No OTHER MAN—Alfred Noyes—Stokes ($2.50).
THE TWENTY-FIFTH HOUR—Herbert Best—Random House ($2.50).
ATTACK—Leland Jamieson—Morrow ($1.50).
Coming fashions in war books are forecast in two novels from England, one from the U. S. From England comes apocalypse, from the U. S. pugnacity.
In No Other Man and The Twenty-Fifth Hour British Authors Alfred Noyes and Herbert Best offer their visions of the destruction of the human race and civilization in war. Both are good enough stories in themselves. As examples of what English men of letters are providing for beleaguered Britons to read while waiting for total war, they are two of the most curious documents ever written.
Both books begin in the last of the great World Wars. In The Twenty-Fifth Hour mankind dies out doggedly from plagues brought on by bacteriological war fare. Author Best writes with a kind of exaggerated pulp-paper toughness. His de cline of the west is slower, crueler, more realistic, less snagged with philosophical, religious and artistic asides than Poet Noyes's. A buzzard broods over his all-but-dead planet, whose curse is that there is still some doomed life left on it. Only the women are halfway happy as barbarians. Explains Author Best's hard-boiled hero: formerly most women were the drudges of lazy, torpid husbands. The roving sol diers, who kill these husbands and take their places, are more loverlike, practice such endearing military virtues as cooking, washing and mending their own socks.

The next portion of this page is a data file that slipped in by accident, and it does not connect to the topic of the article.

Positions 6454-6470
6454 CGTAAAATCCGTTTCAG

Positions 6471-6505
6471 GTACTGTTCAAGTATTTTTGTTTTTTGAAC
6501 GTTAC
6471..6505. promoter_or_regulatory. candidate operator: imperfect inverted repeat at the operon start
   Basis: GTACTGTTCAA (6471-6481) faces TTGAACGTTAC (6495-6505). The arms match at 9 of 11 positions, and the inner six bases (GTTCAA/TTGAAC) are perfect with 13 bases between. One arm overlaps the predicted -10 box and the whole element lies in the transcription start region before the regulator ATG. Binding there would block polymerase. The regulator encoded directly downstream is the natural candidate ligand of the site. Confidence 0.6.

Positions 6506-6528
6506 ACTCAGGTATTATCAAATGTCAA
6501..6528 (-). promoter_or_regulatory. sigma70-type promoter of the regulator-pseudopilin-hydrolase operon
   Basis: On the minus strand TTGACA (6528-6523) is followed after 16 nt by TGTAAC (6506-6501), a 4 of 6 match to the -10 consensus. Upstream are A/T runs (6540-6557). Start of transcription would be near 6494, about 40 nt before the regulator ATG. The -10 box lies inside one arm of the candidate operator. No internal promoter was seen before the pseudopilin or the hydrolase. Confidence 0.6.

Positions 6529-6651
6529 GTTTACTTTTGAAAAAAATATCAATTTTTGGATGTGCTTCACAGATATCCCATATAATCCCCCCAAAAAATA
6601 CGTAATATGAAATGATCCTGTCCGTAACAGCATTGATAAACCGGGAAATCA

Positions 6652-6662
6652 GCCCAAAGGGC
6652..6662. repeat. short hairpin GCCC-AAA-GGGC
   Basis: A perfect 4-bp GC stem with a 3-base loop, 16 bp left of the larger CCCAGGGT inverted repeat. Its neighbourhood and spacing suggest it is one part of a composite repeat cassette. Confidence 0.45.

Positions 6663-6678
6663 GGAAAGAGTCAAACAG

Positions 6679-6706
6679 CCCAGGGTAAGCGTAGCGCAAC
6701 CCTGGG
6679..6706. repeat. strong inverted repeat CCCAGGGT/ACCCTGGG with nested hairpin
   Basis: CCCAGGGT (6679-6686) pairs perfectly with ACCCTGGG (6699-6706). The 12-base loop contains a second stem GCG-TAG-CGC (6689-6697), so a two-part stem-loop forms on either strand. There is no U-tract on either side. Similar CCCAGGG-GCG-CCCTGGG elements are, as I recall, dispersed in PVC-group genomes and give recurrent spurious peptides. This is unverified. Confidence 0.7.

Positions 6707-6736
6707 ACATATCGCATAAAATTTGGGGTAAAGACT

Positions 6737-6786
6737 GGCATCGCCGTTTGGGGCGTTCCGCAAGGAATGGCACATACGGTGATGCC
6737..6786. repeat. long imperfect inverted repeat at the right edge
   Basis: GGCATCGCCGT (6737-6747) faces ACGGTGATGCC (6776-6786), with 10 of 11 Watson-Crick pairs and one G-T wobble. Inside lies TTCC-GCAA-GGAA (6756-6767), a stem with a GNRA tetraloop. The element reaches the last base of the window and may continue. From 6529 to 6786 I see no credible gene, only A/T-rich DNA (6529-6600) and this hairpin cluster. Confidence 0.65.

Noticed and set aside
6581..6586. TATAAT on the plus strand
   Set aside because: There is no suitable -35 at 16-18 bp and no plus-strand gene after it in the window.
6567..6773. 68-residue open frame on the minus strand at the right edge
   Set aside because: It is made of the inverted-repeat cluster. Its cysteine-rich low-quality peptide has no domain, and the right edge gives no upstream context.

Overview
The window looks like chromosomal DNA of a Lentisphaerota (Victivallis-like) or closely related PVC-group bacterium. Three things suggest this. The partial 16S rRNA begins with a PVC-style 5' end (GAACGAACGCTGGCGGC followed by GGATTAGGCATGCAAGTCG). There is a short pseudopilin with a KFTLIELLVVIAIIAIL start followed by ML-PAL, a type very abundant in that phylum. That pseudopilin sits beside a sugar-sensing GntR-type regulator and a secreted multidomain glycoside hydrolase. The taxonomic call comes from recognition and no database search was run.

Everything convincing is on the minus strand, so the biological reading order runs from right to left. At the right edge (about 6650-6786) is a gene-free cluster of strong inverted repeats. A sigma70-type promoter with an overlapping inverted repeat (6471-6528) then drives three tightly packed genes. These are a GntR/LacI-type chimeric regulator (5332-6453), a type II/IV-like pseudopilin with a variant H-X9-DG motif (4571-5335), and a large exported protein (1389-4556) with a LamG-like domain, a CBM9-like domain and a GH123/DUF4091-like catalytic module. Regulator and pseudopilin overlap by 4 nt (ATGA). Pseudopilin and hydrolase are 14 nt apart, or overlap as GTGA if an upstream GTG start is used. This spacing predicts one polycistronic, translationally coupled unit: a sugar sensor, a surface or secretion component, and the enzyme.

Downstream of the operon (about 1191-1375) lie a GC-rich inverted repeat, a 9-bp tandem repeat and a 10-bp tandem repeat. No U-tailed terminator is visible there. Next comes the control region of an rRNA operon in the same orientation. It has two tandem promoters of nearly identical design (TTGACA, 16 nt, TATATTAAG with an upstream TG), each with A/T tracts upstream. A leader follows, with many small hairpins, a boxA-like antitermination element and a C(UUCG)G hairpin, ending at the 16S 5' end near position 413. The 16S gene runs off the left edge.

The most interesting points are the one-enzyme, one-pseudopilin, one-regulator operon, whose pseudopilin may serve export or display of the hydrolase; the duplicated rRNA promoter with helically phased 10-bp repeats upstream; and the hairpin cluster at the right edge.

Poet Noyes's world (No Other Man) is ended at one stroke by a death ray. Only survivors are Hero Mark. Heroine Evelyn (they were submerged in a submarine and a diving bell respectively when the ray struck); some citizens of Assisi, Italy; several herds of contented cows. Author Noyes does not explain how the citizens of Assisi survived or who milks the cows twice daily on a depopulated planet.
Noyes thinks that annihilation is the best thing that could have happened to the debased human race. He has a high old time making his death ray catch in compromising positions all kinds of people who have irked Poet Noyes for years. There is moralizing Critic Sir Herbert Boskin & wife. On a sofa Lady Boskin "was in the arms of a dead man with a long, pale nose, and a red mustache, which gave a touch of macabre comedy to their attitude. . . ." Sir Herbert was in another room, "as dead," observes Poet Noyes gleefully, "as Napoleon. ... On a table beside him there was a magnificently bound copy of a pornographic work. . . ."
Though Authors Noyes and Best differ as to how the old world will end, they are in entire agreement about the nationality of the survivors who will carry on the race. In both novels the Adam & Eve of the new world are an English university graduate and a U. S. girl.
Significantly different from these books of doom in pulse, pace and outlook is a story of war and sudden death by U. S. Author Leland Jamieson. It is a simple, all-action narrative (recently serialized in the Saturday Evening Post) about outnumbered U. S. planes and a power-diving hero in an undeclared Blitzkrieg against the U. S. Fatigue sickens the young airman, fear of death cramps his stomach muscles, terror of being lost at sea in the night momentarily deprives him of his senses. But the last thing he thinks about is the end of the world.
Monday, Jul. 29, 1940